The sun shines, its breezy, and a little cool. As I wander from one old apple tree to another I hear individual orchestras humming and buzzing. Maple trees are also singing. Honey bees are out in full force and seem extra active to keep up with the coolness of the day.
Down by the pond Dale finds one lone damselfly and click beetle visiting an English daisy, but mostly it is pretty quite down here too.
I see a little brown blob clinging to a section of dead, floating sedge – maybe a snail. When I was a little girl I had great success raising snails and I have a hankering to try it again. Wet, squishy earth immediately soaks my knees as I kneel, grab a twig and pull the sedge towards me. Dale has a conniption fit thinking I’m going to roll right into the pond. I’ve already put my camera and pack down, so I’m willing to live dangerously.
But it isn’t a snail. It’s a tiny, bedraggled beetle hanging on for dear life! Lucky for him this silly lady in tennis shoes came along; and lucky for me my pack has a small plastic bowl in which to temporarily corral him.
It looks like a dung beetle, but not quite like one I’ve ever seen before. It has horns and a humped back. The little guy is smaller than the end of my little finger. He settles into his temporary corral and sets to work cleaning and drying himself. With my eyes I can’t see much, but I’ve got a close-up lens on my camera so I can enjoy watching his toilette while Dale and I both photograph.
The ends of each arms has a delicate ‘tarsus,’ so tiny compared to the rest of his front leg. He wipes and wipes. Once done with his head …
his middle legs reach up and wipe down the middle of his body
… and finally his hind legs wipe down his tail end.
Beetles technically have two sets of wings: The hard out covering is the elytra – the first set of wings. Underneath lies folded a pair on thin, transparent wings. The magic underneath the elytra never ceases to amaze me. I’m hoping this little guy is cold enough and slow enough for me to actually see that second pair of wings …. But, Pop! Just like popcorn. He pops those wings open and off he goes, flying off to new places. I’m left wishing he had stayed longer although I had a good fifteen minutes.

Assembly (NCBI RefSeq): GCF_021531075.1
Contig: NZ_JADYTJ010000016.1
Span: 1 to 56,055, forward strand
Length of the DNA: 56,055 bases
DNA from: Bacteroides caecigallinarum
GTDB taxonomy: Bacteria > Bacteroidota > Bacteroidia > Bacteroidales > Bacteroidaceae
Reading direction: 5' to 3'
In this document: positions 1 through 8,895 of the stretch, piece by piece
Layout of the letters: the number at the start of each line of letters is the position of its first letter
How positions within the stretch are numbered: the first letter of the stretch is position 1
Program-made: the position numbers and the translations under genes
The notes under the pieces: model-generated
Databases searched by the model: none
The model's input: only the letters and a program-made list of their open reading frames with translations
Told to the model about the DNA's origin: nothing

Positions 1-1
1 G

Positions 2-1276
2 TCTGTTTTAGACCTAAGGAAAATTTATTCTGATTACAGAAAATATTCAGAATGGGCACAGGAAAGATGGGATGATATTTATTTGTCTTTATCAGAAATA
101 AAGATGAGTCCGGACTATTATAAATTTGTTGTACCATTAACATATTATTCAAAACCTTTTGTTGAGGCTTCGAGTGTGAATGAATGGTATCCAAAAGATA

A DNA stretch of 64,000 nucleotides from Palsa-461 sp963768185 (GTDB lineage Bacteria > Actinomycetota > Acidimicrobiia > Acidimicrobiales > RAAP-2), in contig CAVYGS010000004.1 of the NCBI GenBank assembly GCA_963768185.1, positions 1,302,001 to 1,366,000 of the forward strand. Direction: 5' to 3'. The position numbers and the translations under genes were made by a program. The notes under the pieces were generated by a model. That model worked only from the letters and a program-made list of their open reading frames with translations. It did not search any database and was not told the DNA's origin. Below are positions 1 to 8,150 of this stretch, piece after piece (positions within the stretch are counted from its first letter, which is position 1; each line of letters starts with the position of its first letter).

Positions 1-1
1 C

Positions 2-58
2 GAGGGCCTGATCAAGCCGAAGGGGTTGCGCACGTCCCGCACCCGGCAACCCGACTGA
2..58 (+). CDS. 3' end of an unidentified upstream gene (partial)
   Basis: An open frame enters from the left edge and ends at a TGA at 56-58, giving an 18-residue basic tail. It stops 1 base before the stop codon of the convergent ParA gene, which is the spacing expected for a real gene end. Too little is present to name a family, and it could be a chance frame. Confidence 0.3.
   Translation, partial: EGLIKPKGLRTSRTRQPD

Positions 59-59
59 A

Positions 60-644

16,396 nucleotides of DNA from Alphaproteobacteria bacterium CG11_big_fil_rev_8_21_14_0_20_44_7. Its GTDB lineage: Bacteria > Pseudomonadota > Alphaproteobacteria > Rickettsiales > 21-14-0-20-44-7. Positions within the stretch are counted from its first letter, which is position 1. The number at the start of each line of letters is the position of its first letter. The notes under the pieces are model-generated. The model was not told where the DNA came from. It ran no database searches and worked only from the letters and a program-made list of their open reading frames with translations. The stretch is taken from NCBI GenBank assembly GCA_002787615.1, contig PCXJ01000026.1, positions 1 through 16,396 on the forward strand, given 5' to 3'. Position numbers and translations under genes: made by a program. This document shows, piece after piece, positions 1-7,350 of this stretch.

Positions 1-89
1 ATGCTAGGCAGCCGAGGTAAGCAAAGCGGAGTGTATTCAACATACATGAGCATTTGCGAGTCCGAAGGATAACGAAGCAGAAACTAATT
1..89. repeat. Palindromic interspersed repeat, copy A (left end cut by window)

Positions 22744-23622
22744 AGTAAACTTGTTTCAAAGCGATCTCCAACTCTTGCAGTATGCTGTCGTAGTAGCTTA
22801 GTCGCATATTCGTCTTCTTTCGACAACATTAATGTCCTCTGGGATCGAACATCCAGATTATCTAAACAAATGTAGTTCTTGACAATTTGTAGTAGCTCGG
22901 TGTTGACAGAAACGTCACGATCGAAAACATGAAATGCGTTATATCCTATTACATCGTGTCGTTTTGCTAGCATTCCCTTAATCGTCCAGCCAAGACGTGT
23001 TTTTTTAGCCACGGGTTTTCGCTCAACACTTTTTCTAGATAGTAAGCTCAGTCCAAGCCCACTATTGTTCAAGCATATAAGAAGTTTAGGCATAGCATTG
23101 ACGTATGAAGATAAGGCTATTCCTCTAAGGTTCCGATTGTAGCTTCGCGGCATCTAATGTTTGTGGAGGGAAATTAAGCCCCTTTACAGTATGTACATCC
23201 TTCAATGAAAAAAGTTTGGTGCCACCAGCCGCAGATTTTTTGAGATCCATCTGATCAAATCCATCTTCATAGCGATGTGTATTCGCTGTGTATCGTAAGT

This is a different kind of beetle, but Dale did catch this beetle just before launch. See how the wings are unfolding.
Once we got home it took a couple of days to figure out just what kind of beetle I found – a bull-headed dung beetle, Onthophagus taurus. …and once in a while I stumble upon some gems of information. His ‘horns’ can vary considerably. Some have horns that would make a Watusi bull proud. He is prepared to do battle with other dung beetles in tunnels of dung. Most important, this little beetle has been written up in Sciencemag.org as nearly strongest animal on earth for its size! He can pull 1141 times his own weight! That is equivalent to a man lifting two fully loaded 18 wheeler trucks. To come up with this amazing statistic, someone tied a thread to a beetle’s back, pulled it through a pully and added a little bucket. Drops of water where added to the bucket to see just how much the beetle could pull. The beetle must have been given a rough surface to cling to. I think about this and I imagine the beetle dangling from his thread and the bucket of droplets sitting on the ground.
If that indignity isn’t enough, it was a tiny mite that has been found to be even stronger.